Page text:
By Marc Lee
Time was, there wasnâ€™t enough lacrosse action in Texas to shake a stick at. But the sport is growing. If not by leaps and bounds, then inch by inch.
Long an East Coast pastime, lacrosse has entrenched itself in small pockets. Its heart lies in college teams at almost every major state university. And it has gained enough momentum that clubs have formed in Dallas, Coppell, Houston, and Austin.
For those who are la-clueless, lacrosse is played with a ball and long sticks that have a netted frame on one end. Players run, pass the ball to teammates, and toss the ball into a goal on the defending teamâ€™s end of the field. Players on menâ€™s teams can hit each other as long as they donâ€™t use their sticks, but no player except the goaltenders can touch the ball.
The game is a modernization of stickball games played by American Indians in New England and the Great Lakes region. French settlers encountered the sport in the early 15th century and gave it its name, a generic term for any game played with a stick.
One of lacrosseâ€™s strongholds is Texas A&M University, where the sportâ€™s followers are preparing for the schoolâ€™s 21st annual Fall Classic.
â€œItâ€™s basically a warm-up for the spring season,â€ says Bobby Jee, the tournamentâ€™s director. â€œEverybody gets a chance to get back in the swing of things, and itâ€™s a training ground for the refs and players.â€
Thirty teams â€” eight from colleges and the rest from clubs in Texas, Tennessee, Mississippi, and Missouri â€” will play from nearly dawn to dusk on Saturday and Sunday â€” a lacrosse fanâ€™s dream.
Mr. Jeeâ€™s interest in the sport grew during high school, and the mechanical engineering senior has helped out with A&Mâ€™s last three tournaments.
For him, lacrosseâ€™s appeal is its complexity and physicality. â€œItâ€™s a combination of football, basketball, and hockey,â€ he explains. â€œLacrosse is constantly going all the time, and the scores are high. Itâ€™s physical: You can hit people like in hockey, but we have rules against cross-checking and things like that.â€
Not everybody latches onto the gameâ€™s hit-and-run nature. Just ask Leslie Cole, tournament director for the womenâ€™s part of the Fall Classic.
â€œI love to watch guys,â€ she says laughing. â€œWe tease them all the time: â€˜Yâ€™all are just husky big ex-football players, but WE have to use our brains.'”
Women’s lacrosse is almost a different sport. Hitting isn’t allowed, so the emphasis is on footwork and finesse.
Ms. Cole defines the two versions this way: “Men’s lacrosse is very aggressive. It’s basically beat up the guy with the ball. Women’s is similar to basketball. You have to position yourself defensively. Women have to use centrifugal force [to keep the ball in the net]. You’ll see us swinging the ball back and forth a lot, because we have a shallower pocket.”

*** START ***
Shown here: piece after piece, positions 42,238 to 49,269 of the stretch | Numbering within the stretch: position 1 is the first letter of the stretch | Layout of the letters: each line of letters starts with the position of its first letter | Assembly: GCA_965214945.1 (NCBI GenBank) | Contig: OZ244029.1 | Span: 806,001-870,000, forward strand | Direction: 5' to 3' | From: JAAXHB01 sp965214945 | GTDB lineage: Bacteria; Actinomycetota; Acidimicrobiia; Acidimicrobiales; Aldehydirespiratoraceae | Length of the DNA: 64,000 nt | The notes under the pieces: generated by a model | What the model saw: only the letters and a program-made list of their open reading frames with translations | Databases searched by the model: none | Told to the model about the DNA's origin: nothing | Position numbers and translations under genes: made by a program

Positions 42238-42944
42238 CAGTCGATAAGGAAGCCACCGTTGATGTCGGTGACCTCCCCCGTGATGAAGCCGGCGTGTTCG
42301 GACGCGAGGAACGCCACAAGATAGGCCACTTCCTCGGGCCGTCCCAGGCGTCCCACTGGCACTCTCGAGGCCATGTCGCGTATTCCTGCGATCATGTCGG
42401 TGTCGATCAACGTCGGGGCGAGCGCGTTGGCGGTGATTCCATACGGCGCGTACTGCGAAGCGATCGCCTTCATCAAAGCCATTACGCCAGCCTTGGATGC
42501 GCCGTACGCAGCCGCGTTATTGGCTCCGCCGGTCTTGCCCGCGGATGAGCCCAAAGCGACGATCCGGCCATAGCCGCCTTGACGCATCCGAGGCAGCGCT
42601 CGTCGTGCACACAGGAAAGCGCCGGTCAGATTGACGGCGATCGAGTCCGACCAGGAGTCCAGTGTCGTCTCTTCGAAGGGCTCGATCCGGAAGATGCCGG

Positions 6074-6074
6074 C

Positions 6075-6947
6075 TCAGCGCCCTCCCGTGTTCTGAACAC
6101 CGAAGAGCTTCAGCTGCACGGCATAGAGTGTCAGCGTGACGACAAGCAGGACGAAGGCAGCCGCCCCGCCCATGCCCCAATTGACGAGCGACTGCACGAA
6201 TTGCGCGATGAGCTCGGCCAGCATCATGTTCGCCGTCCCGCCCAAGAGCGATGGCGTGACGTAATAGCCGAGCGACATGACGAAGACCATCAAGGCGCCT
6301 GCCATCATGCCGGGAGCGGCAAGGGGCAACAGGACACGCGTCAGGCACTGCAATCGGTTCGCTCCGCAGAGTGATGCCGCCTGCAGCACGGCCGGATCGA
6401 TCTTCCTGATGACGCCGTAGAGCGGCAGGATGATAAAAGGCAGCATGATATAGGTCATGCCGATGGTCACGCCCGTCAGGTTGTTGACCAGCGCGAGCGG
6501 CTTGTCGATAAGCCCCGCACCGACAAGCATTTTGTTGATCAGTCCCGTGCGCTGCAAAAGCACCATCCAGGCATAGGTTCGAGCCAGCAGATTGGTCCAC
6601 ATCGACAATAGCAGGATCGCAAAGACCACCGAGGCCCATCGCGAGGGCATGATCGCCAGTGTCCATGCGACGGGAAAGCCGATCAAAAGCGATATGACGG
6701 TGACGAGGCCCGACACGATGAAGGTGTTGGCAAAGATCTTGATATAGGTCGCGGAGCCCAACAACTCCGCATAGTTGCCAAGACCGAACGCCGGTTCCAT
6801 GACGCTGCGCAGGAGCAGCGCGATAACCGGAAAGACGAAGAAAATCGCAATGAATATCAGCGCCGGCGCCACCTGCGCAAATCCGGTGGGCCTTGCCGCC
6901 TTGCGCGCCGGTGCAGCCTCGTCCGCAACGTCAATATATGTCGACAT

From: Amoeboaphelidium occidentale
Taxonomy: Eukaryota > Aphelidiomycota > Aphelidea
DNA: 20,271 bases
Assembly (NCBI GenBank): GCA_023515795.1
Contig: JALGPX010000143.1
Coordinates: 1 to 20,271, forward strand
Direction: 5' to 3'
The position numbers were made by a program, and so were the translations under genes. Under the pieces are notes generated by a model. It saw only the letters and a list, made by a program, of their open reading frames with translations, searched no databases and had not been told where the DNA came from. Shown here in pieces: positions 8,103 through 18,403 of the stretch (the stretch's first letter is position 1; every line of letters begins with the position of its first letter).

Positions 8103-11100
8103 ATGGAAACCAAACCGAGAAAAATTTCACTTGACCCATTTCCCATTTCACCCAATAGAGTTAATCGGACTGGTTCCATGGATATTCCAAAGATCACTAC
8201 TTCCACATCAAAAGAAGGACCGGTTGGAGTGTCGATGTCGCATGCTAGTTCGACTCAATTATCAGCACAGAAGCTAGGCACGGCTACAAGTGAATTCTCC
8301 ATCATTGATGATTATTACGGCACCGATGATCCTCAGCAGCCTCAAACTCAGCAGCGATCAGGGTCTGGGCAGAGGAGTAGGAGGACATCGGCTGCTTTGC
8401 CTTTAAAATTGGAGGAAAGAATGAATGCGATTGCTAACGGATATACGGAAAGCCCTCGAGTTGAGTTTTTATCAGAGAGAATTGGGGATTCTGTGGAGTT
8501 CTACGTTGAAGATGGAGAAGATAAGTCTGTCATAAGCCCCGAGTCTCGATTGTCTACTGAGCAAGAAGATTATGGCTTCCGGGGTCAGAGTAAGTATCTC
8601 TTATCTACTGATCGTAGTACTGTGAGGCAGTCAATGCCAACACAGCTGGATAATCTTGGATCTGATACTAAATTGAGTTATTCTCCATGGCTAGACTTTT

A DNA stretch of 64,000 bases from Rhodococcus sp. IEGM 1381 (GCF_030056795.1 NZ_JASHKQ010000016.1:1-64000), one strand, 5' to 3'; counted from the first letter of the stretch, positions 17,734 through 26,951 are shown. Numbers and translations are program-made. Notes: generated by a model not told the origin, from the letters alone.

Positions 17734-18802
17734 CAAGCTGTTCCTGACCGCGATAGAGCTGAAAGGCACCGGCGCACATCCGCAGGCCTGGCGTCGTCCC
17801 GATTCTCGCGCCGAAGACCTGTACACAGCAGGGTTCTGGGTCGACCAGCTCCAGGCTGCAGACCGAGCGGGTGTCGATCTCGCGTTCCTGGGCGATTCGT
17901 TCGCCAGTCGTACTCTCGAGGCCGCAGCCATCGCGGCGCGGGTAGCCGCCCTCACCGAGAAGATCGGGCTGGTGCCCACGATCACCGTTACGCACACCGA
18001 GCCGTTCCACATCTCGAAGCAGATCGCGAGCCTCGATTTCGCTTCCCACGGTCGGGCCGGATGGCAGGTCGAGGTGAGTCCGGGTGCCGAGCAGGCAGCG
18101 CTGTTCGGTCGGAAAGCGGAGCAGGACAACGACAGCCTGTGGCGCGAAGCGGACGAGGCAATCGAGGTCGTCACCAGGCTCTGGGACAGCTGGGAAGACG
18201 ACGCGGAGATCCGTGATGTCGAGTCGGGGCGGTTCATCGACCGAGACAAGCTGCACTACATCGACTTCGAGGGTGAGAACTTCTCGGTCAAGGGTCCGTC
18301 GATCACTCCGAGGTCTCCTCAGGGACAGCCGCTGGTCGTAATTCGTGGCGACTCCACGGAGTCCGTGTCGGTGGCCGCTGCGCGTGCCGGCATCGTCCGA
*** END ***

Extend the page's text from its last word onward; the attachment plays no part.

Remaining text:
This is the eighth year for the women’s tournament. And this year, the winner gets to play in the national competition, something Ms. Cole’s team did last year. It was a first for a Texas team. “Everybody was looking at us to see if we were hillbillies,” she cracks.
While women haven’t participated in A&M’s Fall Classic for as long as the guys, Ms. Cole (a Bostonian and certainly no hillbilly) says she’s seen the sport grow rapidly in the three years she’s been at A&M.
“When I got here there were three freshmen who signed up,” she says. “Now we get 20 a year.”
All these new players need new gear. Another Yankee transplant, Joe Hannigan, is riding the lip of lacrosse’s new retail wave. The native Long Islander coaches the team at Plano West High School and manages Texas Lacrosse & Sports Inc., a Richardson sports store. The company began in Houston, opened the Richardson store in June and opened a store in Austin on Thursday.
Mr. Hannigan, who’s been playing for 25 years and coaching for 10, says his store draws club and college players from Dallas, Arlington, Fort Worth, and Coppell. He believes part of the sport’s attraction is that anybody can play lacrosse.
“You don’t have to be big or fast to play,” he says. “You can be anything – any kind of athlete.”
Ms. Cole, however, has discovered an interesting alternative route. Part of lacrosse’s growing popularity, she speculates, has nothing to do with sports and everything to do with fashion.
“I really think a lot of it has to do with the way companies publicize lacrosse. Kids are buying Abercrombie & Fitch and American Eagle clothes, and people see the lacrosse logos on their shirts. They say, ‘Oh, cool. You play lacrosse.’ Then they come and check it out.”
Before getting into the game, you need to know the score on this rough-and-tumble sport. Pad up!
Head: A plastic frame that comes in a variety of shapes with a loose mesh pocket for catching, shooting and passing the ball.